Craftsmanship at Katamama Published on bouteco.com
Fashioned by the seasoned hands of local artisans, a Bali boutique hotel showcases the best of Indonesia, from traditional hand-spun textiles to organic indigo-dye wall art
‘Mother’s words’ is the literal translation of Katamama, a design hotel on Bali’s south-west coast. But this property brings forth so much more than just the words of Indonesia’s ibu-ibus of yore (ibu means mother, and it’s also a polite way to greet a lady). Within her walls of hand-pressed brick – the same used to build sacred Balinese temples – emanate the stories of bygone crafts, handed down from mother to daughter, father to son, for centuries.
‘Made by artisans’ is the hotel’s phrase and philosophy, and it is articulated with spirit in every space, from the sleek Jakarta-sourced terrazzo bar top and cuboid stools of their lobby level cocktail spot Akademi, to the anjat beach bags on loan to guests, meticulously hand-loomed from strands of orchard vine in Kalimantan (Borneo).
Geometric ceramic cocktail cups, tinted in tropical hues, line the shelves of Akademi, each individually crafted over a two-month period by Ubud-based ceramics artisans, Gaya. A close-knit community enlisted from neighbouring villages, many of Gaya’s adept craftspeople have been working with founders Marcello Massoni and Michela Foppiani since the very beginning, fifteen years ago. Designing, moulding, decorating, firing, glazing and even making the clays in-house, Gaya takes complete control of their craft, looking within the region for natural base materials.
Guided by intuition and an appreciation for natural asymmetry, Gaya also conceived the ceramic reed diffusers that fill each suite with honeyed perfumes. Mingling clays of deep blue and crest-of-the-wave-white at the moment of throwing in an ancient Chinese technique known as agata means each of Katamama’s vases are as unique as the waves of the ocean that inspired their colour scheme.
Idiosyncratic decorative textiles add vim to the hotel’s individually designed spaces. More than 1000 metres of fabric, sustainably-loomed over three years by village seamstresses, were used to make the hotel’s characterful rugs, table runners and throws. Tarum, Bali’s largest botanical dye workshop, is the artisan collective behind many of these pieces.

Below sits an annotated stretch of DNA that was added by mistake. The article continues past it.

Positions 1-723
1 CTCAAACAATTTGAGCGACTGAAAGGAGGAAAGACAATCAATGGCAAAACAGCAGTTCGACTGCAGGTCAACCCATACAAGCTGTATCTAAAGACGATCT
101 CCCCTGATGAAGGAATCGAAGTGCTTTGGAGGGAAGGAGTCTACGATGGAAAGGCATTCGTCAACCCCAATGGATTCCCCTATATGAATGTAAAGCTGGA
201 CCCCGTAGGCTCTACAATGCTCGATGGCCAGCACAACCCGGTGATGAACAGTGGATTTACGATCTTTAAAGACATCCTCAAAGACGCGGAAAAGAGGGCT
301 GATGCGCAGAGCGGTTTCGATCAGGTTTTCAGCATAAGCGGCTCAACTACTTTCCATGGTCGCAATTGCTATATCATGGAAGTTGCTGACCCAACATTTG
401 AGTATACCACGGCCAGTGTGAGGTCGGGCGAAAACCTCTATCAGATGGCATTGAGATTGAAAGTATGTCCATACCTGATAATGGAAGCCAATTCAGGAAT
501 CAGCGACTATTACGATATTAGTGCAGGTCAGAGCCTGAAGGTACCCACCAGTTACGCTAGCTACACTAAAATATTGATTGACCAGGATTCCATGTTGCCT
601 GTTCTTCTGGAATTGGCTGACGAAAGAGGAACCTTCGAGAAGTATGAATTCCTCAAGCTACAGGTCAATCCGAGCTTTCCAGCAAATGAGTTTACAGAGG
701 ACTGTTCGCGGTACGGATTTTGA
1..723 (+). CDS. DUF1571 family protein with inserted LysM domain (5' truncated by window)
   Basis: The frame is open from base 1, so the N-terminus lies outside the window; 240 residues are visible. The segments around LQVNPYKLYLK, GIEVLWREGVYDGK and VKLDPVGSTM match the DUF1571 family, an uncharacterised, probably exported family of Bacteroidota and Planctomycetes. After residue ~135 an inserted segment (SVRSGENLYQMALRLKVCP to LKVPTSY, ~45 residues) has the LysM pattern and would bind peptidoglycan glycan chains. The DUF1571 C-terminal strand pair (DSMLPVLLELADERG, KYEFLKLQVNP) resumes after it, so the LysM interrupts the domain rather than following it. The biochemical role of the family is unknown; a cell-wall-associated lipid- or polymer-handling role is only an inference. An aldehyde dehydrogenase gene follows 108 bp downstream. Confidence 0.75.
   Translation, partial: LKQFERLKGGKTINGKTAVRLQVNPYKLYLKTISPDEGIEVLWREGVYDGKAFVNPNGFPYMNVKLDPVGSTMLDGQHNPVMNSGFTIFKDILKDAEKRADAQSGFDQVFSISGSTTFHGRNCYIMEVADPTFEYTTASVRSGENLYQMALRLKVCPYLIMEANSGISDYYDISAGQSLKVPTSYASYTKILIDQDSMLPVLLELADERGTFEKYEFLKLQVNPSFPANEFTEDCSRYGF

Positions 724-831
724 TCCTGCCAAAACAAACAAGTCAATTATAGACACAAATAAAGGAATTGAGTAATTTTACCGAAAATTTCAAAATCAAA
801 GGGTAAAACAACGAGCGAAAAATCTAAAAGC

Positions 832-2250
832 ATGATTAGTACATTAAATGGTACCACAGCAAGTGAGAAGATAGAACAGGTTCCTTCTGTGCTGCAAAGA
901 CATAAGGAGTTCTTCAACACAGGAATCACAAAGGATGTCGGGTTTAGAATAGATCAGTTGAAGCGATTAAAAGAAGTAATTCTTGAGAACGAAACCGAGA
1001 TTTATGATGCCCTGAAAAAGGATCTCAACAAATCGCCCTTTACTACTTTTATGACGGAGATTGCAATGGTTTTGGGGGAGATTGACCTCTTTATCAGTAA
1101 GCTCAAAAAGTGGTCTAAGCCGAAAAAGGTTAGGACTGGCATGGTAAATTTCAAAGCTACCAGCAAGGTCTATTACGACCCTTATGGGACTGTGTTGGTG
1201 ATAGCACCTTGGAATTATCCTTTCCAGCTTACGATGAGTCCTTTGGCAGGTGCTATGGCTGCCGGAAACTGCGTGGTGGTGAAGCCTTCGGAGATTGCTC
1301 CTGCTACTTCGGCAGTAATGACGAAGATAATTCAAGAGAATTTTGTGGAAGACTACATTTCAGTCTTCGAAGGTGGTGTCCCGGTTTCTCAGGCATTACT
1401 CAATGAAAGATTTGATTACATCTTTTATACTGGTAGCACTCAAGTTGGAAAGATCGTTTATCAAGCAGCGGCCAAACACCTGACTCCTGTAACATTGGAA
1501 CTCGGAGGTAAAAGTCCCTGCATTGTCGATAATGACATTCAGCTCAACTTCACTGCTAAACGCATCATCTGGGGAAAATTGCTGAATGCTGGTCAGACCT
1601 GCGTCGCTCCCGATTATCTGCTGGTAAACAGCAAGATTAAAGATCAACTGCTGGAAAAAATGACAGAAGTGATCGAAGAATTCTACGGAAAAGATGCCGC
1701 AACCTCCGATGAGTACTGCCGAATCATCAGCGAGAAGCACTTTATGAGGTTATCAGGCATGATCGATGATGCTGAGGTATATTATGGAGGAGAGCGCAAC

Bali brothers Made and Andika founded Tarum with sustainability as its core intention. With a production based on utilising the leaves and bark of native shrubs, the workshop employs 30 local hands and a network of 70 weavers in Bali, Java and Lombok. Today, the Gianyar-based plant is among less than ten percent of Indonesian dye manufacturers producing and using colourings derived entirely from horticultural sources.
Half an hour’s drive away, in the village of Pejeng, lives Tjok Agung, the island’s indigo guru and maker behind many of Katamama’s novel textile originals, including the distinctive wall art. While synthetic indigo and mass production techniques are favoured world-wide, Pak Tjok looks to endemic plants for his textile tinctures, uses organic fibres, local workers and traditional colouring and stamping techniques.
Stunning and sustainable, Katamama is safeguarding and spotlighting the remarkable crafts of its home country, giving a modern makeover to Indonesia’s almost-extinct techniques with forward-thinking architecture and design. This petite property is everything the throw-away consumer culture is not; luxury here is about being surrounded by consciously produced, hand-finished, heirloom-like products. Style it has, but soul it radiates, by the brick load.
Nightly rates from IDR 4,900,000 (around USD 370.00)